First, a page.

Canticle for Innocent Comedians by Martha Graham in Three Movements

Apr 11, 2022 | 0 comments

First movement – The program note written by Janet Eilber, artistic director of the Martha Graham Company, with interpolations and elaborations by NB: Martha Graham created Canticle for Innocent Comedians in 1952, taking the title and inspiration from the 1938 poem by Ben Belitt, her old friend and colleague at the Bennington School of the Dance.  The multifaceted work was built around eight virtuosic vignettes for the stars of the Graham Company, each celebrating a different element of nature: Sun, Earth, Wind, Water, Fire, Moon, Stars and Death.  The work was well received, reputed to have been magical; however, there is only a fragmented record remaining, and it is considered lost. This 2022 Canticle for Innocent Comedians is a reimagining of the original.  The choreography is completely new but draws upon Graham’s stylistic blueprint.  The vignettes have been re-made for today’s Graham stars by eight dance-makers from diverse backgrounds.  Fortunately, Graham’s staging of “Moon” was filmed in the 1950s and is included in the new production. A lyrical, percussive, ruminative score has been created by the great jazz pianist, Jason Moran. The lead choreographer, Emmy and Tony award winner Sonya Tayeh, has designed the connective tissue for this eclectic assemblage – in the words of Belitt’s original poem, “that binds the halves of first and last/To single troth, in time” — for the dancers of the Ensemble, weaving in and out of the sections in a manner reminiscent of a Greek chorus, and resonating with many Graham classics. The costumes by Karen Young are inspired by voluminous, swirling shapes that Graham often used for the costumes she herself designed.  They are fabricated from recycled plastic bottles to add to the conversation about the eternal values of nature — and our responsibilities to the planet.

Second movement – NB in the audience at the City Center, Sunday, April 10th 2022, responding to the thing itself: Settling into my seat after Appalachian Spring and the intermission, reflecting upon the eternal classic that renders up new moods no matter how many times I see it, the joy, yes, and also the conflicts, the ambivalence of the fresh-faced Bride and the attendant distance of the Husbandman; the aloft insouciance of the Preacher surrounded by his adoring, fluttering Followers; and the advice and counsel of the Pioneering Woman who can only give so much, after which the young hopeful couple are left to face the future, their own “Prelude to Action”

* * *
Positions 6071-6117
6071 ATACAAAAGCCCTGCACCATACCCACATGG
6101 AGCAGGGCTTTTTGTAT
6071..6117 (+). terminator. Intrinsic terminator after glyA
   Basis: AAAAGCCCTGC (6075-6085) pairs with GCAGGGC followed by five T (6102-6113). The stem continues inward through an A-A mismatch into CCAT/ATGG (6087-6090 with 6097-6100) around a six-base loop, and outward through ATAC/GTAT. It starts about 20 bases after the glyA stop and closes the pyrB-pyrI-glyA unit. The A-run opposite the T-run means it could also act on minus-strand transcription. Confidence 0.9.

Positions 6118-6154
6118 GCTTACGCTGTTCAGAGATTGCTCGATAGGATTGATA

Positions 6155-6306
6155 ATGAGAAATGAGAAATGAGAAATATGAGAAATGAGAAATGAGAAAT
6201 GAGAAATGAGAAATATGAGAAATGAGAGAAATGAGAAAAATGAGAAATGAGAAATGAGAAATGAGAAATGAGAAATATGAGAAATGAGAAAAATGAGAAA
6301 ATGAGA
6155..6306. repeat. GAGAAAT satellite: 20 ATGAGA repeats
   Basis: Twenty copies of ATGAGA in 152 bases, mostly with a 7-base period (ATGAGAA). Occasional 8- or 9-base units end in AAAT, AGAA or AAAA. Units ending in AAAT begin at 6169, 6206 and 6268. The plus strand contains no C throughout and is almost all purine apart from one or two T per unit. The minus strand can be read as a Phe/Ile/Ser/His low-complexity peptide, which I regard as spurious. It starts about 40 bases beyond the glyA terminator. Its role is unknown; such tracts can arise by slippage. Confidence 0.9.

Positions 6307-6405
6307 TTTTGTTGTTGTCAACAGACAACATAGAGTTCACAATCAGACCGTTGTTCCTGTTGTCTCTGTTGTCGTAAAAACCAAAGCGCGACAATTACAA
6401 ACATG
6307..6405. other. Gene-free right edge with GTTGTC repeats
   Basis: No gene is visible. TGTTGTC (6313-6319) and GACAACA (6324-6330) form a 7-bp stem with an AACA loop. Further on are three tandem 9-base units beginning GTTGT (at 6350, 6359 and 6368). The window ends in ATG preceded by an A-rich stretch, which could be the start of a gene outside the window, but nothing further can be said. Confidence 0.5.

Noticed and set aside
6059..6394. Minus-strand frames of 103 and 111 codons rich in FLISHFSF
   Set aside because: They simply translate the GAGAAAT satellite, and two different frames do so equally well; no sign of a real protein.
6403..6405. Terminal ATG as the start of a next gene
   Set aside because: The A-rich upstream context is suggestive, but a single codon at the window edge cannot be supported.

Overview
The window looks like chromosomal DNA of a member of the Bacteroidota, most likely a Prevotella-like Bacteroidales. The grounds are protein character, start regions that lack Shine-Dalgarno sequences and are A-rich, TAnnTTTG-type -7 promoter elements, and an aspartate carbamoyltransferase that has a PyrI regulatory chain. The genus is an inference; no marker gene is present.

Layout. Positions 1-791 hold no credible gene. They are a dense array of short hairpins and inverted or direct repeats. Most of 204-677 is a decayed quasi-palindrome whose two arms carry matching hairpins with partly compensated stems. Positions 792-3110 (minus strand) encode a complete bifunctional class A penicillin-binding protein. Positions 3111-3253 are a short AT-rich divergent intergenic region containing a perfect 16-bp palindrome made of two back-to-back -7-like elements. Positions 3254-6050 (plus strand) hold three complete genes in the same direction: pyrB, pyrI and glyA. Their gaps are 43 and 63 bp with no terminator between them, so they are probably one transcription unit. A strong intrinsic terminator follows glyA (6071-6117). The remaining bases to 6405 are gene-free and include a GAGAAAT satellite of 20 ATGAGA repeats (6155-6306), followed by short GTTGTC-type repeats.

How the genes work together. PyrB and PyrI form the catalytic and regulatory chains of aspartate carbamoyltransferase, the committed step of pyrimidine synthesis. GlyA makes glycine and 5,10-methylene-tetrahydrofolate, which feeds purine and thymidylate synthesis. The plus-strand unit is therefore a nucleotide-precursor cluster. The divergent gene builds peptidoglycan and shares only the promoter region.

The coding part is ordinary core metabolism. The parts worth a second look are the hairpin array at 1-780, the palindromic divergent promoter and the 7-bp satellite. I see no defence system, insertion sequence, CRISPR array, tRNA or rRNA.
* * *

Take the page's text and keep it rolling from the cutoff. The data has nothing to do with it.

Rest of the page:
& the curtain rises on Canticle, smoke-wreathed, intertwining bodies, an underwater organism in translucent gowns, lit as if from heaven, with music for dance simultaneously dance for music, Jason Moran’s soundscape moving in echoes of Claude Debussy to Henry Cowell to Chick Corea, the sheer instinctive reciprocity of his score with the labored-to-make-it-natural patterns of the dancers, an ensemble of individuals, each voice joining the chorus at one instant then soloing in natural harmony with itself, and reaching arms pull up and out while lunging legs find further terrain, and the time-based art, about ten minutes in, sheds conventional duration to become a trackless, wordless incantation, a ritual only Martha Graham can inspire, and the dancers transmute into being less like persons and more like  essences, and the space around me is so quiet, the silence is expectant, hanging on every paced step, awaiting for the next to fall or elevate…

…until we move into a time of indeterminate time, forget we are breathing, and the masks don’t matter — and Canticle does not so much end as evaporate — and the roof of the theatre blows off with cheers, whoops, and ecstasies — and the dancers, in their last performance of the final show of the run, gaze outward, with mixtures of  surprise, relief, and joy…

Third movement – NB emerges, staggering, onto 55th street wondering if New York City is the hallucination and the works of Martha Graham, and her past and present Company are the realities, the technicolor shower that penetrated my skull persisting as I turn left at Sixth Avenue and begin to walk down town, realizing that in the half hour before the show started, I had dropped into the Museum of Modern Art, and was greeted by a huge yellow sign in the lobby announcing in black lettering that CHANGE IS MODERN

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